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And fuch will ever be the cafe where punishments are numerous, and where a weak, vicious, but above all where a mercenary magiftrate is concerned in their execution; fuch a man defires to fee penal laws increased fince he too frequently has it in his power to turn them into inftruments of extortion; in fuch hands the more laws the wider means, not of fatisfying justice, but of satiating avarice.

A mercenary magistrate, who is rewarded in proportion, not to his integrity, but to the number he convicts, must be a person of the most unblemished character, or he will lean on the fide of cruelty; and when once the work of injustice is begun, it is impoffible to tell how far it will proceed. It is faid of the hyæna, that naturally it is no way ravenous, but when once it has tafted human flesh, it becomes the most voracious animal of the forest, and continues to perfecute mankind ever after. A corrupt magistrate may be confidered as a human hyæna ; he begins perhaps by a private fnap, he goes on to a morfel among friends, he proceeds to a meal in public, from a meal he advances to a furfeit, and at laft fucks blood like a vampyre.

Not in fuch hands fhould the adminiftration of juftice be entrusted, but to those who know how to reward as well as to punish: it was a fine faying of Nangfu the emperor, who being told that his enemies had raised an infurrection in one of the diftant provinces: "Come then, my friends, faid he, follow me, and I promise you that we fhall quickly destroy them." he marched forward, and the rebels fubmitted upon his approach. All now thought that he would take the moft fignal revenge, but were surprised to see the captives treated with mildness and humanity.-How! cries his first minister, is this the manner in which you fulfil your promife? Your royal word was given, that your enemies fhould be deftroyed, and behold you have pardoned all, and even careffed fome! I promifed, replied the emperor, with a a generous air, to deftroy my enemies, I have fulfiled my word, for fee they are enemies no longer; I have made friends of them.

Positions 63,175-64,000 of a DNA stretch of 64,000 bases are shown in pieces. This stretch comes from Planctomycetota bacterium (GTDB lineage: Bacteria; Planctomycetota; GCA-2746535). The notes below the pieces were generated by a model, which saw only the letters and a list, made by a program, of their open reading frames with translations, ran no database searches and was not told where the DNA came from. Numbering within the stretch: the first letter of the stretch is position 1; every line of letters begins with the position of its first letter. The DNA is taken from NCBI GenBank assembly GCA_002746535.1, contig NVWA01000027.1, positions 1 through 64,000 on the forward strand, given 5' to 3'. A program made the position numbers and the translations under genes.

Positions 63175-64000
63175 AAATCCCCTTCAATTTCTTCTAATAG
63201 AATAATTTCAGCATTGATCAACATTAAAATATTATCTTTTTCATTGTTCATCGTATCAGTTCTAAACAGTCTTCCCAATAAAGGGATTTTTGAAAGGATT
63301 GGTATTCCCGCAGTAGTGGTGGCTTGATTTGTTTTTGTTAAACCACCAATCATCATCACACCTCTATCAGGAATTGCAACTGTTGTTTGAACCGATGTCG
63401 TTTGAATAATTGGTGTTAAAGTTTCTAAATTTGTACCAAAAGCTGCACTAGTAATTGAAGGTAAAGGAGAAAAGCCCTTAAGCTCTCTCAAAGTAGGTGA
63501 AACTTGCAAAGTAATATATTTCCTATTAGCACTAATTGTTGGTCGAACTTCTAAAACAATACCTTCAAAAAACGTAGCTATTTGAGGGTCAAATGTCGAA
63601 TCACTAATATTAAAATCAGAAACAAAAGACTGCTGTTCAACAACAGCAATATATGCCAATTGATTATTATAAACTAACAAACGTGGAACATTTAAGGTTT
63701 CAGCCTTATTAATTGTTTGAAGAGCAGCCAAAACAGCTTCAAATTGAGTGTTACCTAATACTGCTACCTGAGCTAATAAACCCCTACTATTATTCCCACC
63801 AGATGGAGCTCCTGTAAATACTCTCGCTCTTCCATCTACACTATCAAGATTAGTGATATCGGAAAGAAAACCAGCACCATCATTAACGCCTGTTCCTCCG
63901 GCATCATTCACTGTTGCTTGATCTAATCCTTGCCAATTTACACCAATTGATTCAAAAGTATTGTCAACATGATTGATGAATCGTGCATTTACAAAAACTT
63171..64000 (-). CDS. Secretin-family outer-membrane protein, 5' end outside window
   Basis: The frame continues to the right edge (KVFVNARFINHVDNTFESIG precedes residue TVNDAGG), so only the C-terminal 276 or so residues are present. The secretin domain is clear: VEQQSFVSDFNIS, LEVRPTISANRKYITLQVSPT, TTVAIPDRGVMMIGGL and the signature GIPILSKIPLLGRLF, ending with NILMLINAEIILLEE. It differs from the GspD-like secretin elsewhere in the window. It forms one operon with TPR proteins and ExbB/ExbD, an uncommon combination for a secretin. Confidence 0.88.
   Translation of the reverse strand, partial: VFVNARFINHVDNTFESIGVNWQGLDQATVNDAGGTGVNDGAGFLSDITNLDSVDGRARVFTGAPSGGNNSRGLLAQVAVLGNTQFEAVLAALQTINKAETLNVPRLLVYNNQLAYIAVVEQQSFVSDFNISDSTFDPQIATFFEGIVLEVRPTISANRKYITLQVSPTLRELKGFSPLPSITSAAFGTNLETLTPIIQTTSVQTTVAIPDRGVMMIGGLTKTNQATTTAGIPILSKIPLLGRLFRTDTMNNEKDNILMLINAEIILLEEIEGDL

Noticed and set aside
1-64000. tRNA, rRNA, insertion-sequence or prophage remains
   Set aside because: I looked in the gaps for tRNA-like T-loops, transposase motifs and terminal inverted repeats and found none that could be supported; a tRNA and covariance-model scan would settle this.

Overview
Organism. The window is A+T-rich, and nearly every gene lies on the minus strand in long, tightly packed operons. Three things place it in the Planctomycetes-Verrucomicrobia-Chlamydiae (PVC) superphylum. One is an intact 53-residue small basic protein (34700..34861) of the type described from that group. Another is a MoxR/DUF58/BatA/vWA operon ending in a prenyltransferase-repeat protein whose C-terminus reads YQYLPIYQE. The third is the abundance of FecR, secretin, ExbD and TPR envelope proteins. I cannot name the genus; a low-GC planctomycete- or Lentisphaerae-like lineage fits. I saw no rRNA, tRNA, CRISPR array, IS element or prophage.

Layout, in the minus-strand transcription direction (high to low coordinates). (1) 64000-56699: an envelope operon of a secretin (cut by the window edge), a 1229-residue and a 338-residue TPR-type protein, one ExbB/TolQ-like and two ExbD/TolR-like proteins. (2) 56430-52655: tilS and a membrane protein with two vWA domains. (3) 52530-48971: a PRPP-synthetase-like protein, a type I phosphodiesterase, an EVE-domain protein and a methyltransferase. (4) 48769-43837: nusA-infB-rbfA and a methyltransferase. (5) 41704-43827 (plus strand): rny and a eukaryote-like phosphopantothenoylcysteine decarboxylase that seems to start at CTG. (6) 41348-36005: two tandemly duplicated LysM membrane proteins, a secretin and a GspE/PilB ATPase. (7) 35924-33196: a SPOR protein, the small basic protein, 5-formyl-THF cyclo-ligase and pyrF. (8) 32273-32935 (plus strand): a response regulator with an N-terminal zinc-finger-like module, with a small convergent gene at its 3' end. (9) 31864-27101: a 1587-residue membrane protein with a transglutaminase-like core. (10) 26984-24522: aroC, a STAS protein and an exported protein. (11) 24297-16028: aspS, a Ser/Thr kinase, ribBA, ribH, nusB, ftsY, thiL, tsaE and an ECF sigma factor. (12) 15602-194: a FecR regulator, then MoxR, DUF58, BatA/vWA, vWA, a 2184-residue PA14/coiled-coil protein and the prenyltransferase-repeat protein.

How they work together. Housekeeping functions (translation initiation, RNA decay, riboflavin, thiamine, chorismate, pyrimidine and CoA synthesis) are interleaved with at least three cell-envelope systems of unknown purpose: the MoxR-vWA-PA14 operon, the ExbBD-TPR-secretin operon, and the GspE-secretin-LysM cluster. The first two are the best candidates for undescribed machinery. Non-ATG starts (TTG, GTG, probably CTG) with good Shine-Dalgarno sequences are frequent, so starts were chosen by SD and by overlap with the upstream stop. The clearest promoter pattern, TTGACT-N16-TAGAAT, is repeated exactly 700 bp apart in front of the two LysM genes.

This, could it always fucceed, were the true method of deftroying the enemies of a state; well it were, if rewards and mercy alone could regulate the common wealth; but fince punishments are fometimes neceffary, let them at least be rendered terrible, by being executed but feldom, and let juftice lift her fword rather to terrify than revenge. Adieu.

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LETTER LXXXI.

FROM THE SAME.

I HAVE as yet given you but a fhort and imperfect de

scription of the ladies of England. Women, my friend,
is a subject not easily understood, even in China; what,
therefore, can be expected from my knowledge of the sex
in a country where they are universally allowed to be rid-
dles, and I but a stranger ?

To confefs a truth, I was afraid to begin the defcrip-
tion, left the sex fhould undergo fome new revolution be-
fore it was finished; and my picture should thus become
old before it could well be faid to have ever been new.
To-day they are lifted upon ftilts, to-morrow they low-
er their heels, and raise their heads; their clothes at one
time are bloated out with whalebone: at present they
have laid their hoops afide, and are become as flim as
mermaids. All, all is in a state of continual fluctuation,
from the mandarine's wife, who rattles through the streets
in her chariot, to the humble feam ftrefs, who clatters over
the pavement in iron-fhod pattens.

What chiefly distinguishes the fex at present, is the train. As a lady's quality or fashion was once determined here by the circumference of her hoop, both are now measured by the length of her tail. Women of moderate fortunes are contented with tails moderately long; but ladies of true taste and diftinction fet no bounds to their ambition in this particular. I am told the lady mayorefs, on days of ceremony, carries one longer than a